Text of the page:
Teenage suicide attempts increased by more than 50% during pandemic, CDC says


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Suicide attempts increased among 12 to 17 year olds, especially teenage girls, during the Covid-19 pandemic and worsened as social distancing orders and government lockdowns persisted, new data from the Centers for Disease Control and Prevention.

Teenage hospital emergency room visits were already on the rise in early May 2020 as the pandemic spread across the United States, the CDC said in a study released Friday. From the end of July to the end of August 2020, the average weekly number of emergency room visits for suspected suicide attempts among girls aged 12 to 17 increased by 26.2% compared to the same period the previous year.

The disruption of daily life with pandemic lockdowns and social distancing orders may have contributed to the increase in suicide attempts, the CDC said. In the spring of 2020, there was a 16.8% drop in emergency room visits among men and women aged 18 to 24 compared to the same period the previous year.

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If you or someone you know needs help, please call the National Suicide Prevention Hotline at 800-273-8255.

In June 2020, 25% of adults surveyed of the same age group said they had had thoughts of suicide related to the pandemic in the past 30 days, in line with 2019. But actual emergency room visits for suicide attempts have all increased. throughout the pandemic, the CDC said.

Among adolescent girls, the average weekly emergency department visits for suspected suicide attempts from February 2021 to March 2021 increased by 50.6% compared to the same period the previous year.

Emergency room visits for suspected suicide attempts include visits for suicide attempts, as well as some non-suicidal self-harm, according to the CDC.

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The data was collected by the CDC from emergency department visit data from the National Syndromic Surveillance Program in 49 states. Not all states had consistent data on emergency department visits, and data on race and ethnicity was not available at the time of the study.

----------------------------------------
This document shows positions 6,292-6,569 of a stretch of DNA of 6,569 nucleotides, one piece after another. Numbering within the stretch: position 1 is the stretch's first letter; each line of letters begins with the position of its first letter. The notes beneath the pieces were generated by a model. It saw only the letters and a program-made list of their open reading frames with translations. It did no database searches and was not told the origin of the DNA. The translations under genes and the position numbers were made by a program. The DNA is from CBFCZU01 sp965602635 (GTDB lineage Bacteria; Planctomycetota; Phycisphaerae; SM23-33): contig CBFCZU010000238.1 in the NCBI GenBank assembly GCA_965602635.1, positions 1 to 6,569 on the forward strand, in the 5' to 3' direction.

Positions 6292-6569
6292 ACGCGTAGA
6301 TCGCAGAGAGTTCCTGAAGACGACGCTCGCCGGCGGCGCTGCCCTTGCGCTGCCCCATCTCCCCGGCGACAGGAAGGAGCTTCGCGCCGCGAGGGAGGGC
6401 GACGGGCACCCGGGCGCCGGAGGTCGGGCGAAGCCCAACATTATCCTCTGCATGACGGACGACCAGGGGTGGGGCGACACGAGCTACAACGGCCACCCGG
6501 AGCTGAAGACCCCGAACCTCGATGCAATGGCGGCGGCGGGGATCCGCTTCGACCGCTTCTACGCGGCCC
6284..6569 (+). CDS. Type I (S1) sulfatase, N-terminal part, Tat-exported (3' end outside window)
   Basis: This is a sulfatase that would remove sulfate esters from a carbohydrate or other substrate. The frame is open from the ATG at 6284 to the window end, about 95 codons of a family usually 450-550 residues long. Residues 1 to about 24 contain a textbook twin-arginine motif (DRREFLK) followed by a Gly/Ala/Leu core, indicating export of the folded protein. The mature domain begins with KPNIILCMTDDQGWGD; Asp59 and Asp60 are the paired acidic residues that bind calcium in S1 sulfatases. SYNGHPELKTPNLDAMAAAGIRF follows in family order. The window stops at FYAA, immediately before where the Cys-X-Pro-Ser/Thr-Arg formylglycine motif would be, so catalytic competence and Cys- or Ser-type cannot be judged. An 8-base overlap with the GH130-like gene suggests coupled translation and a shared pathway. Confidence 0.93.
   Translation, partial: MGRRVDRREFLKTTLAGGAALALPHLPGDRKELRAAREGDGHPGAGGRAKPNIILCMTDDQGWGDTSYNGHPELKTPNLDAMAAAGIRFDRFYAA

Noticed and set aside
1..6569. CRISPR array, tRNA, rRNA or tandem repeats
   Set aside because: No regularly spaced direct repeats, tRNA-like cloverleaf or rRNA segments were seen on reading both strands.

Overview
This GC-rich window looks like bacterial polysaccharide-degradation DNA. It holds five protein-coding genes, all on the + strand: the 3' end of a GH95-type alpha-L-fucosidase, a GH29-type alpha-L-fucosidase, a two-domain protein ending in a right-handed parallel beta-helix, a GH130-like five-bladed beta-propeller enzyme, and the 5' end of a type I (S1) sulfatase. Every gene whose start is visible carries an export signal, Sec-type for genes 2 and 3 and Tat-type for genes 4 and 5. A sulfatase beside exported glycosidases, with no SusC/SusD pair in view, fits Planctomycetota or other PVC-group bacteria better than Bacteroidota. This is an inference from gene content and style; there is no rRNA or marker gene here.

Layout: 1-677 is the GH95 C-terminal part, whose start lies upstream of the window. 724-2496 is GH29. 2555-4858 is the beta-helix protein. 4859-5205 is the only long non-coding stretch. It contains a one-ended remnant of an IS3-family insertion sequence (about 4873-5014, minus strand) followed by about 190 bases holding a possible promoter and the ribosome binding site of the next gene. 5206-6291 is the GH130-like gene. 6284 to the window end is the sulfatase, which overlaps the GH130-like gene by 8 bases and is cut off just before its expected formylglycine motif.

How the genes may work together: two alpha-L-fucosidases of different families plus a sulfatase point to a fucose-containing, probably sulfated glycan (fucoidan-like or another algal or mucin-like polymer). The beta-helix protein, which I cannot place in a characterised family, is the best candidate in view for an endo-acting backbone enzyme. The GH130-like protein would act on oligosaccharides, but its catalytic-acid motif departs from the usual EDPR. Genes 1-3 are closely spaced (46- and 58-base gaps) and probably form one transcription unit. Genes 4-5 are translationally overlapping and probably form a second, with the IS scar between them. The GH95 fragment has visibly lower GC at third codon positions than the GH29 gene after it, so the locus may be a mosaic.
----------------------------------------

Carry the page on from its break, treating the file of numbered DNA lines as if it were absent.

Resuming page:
Suspected suicide attempts are often higher among young girls than young boys, but in this study the difference was more pronounced than in previous studies, due to the pandemic. The study indicates an increase in emergency room visits for suspected suicide attempts, not an increase in actual suicides, the CDC noted in the study.

The increase in suspected suicide attempts among young people could be attributed to social distancing, including a lack of connection with schools, teachers and friends. Other factors could include barriers to mental health treatment, increased substance abuse, and anxiety about the health and economic condition of the family at home.

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Average rates of emergency department visits for mental health issues and suspected child abuse cases also increased in 2020 compared to 2019, potentially contributing to the increase in suspected suicide attempts.

The study notes that the increase in time spent at home for children may have alerted parents to their child’s mental health issues and led them to seek treatment in emergency departments, potentially helping to this increase.

The study also noted that the data likely under-represents the actual number of suspected suicide attempts, as Americans were reluctant to go to hospital during the pandemic for fear of contracting Covid-19.



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